from Daneil J. Friedman of Sports Illustrated,
The 19-year-old blueliner from Grosse Pointe, Michigan, says the entire thing still feels like a whirlwind.
“I don’t really think it’s hit me yet,” says Werenski. “I feel like when you dream about playing in the NHL, it never really hits you.”
The NHL experience can be a challenge for those new to the circuit, even away from the rink.
“The change off the ice is the hardest part,” he says. “Going to college, where you have classes and a full day, then practice later and then homework, you’re pretty much busy six or seven days of the week. You get to the NHL and you go to the rink for two hours a day, and then you have downtime. I think the hardest part for me is finding hobbies and things to do. You want to rest whenever you can, but at some point you also want to do things.”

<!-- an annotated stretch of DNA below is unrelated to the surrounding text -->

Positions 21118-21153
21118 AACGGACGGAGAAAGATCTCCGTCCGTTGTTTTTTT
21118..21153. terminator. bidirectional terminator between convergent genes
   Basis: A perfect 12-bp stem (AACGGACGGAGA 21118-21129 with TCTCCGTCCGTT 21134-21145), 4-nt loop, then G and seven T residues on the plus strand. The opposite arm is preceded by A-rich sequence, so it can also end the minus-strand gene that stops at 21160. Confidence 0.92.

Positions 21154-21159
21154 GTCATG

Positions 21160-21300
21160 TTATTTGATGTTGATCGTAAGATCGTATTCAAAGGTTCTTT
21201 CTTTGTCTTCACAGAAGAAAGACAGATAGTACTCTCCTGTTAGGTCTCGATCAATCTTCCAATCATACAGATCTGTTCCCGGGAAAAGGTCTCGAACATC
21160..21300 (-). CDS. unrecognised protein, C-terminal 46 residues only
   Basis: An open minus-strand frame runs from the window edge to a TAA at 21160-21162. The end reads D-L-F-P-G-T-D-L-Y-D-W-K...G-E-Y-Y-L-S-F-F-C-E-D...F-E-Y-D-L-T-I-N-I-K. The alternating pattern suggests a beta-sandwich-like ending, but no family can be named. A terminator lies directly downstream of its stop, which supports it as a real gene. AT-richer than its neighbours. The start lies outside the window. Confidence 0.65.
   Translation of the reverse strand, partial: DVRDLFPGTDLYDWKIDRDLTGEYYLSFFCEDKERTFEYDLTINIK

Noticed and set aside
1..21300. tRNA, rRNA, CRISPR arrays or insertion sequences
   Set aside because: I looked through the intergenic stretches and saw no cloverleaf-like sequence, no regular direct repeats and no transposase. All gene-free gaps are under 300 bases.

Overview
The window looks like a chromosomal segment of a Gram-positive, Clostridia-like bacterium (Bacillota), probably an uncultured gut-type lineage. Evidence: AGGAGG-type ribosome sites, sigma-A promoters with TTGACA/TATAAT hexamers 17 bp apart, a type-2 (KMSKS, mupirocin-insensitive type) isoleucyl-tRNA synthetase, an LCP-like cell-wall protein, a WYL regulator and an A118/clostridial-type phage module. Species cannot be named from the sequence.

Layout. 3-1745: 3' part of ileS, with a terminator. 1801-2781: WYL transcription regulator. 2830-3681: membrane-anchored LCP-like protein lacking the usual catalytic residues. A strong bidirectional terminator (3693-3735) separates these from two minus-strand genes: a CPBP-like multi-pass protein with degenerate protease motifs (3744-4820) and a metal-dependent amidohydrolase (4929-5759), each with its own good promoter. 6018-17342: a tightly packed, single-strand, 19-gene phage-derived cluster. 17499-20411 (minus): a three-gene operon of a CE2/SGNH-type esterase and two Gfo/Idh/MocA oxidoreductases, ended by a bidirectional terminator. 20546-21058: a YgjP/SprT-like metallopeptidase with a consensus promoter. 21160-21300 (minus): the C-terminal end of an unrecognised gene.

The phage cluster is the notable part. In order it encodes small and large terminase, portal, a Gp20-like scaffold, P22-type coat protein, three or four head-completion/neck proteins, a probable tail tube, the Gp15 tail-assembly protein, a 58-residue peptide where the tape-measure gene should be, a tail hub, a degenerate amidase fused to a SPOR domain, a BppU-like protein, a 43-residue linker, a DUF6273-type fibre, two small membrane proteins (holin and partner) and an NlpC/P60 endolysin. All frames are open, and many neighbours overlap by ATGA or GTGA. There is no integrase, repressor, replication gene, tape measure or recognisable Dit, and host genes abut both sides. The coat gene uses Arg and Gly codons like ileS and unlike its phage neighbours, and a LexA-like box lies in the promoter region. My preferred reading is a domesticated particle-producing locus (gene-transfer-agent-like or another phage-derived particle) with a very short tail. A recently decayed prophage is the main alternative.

Werenski has had to adjust to another big change from college hockey: less practices and optional morning skates.
“We don’t really practice much and, when we do, it’s pretty short,” he says. “At first, I didn’t like it. I felt like I wasn’t getting enough puck touches and wasn’t feeling good on the ice with the puck, but now that I’m used to it, I really enjoy it. I feel like the rest is needed and that it’s only going to pay off in the long run.”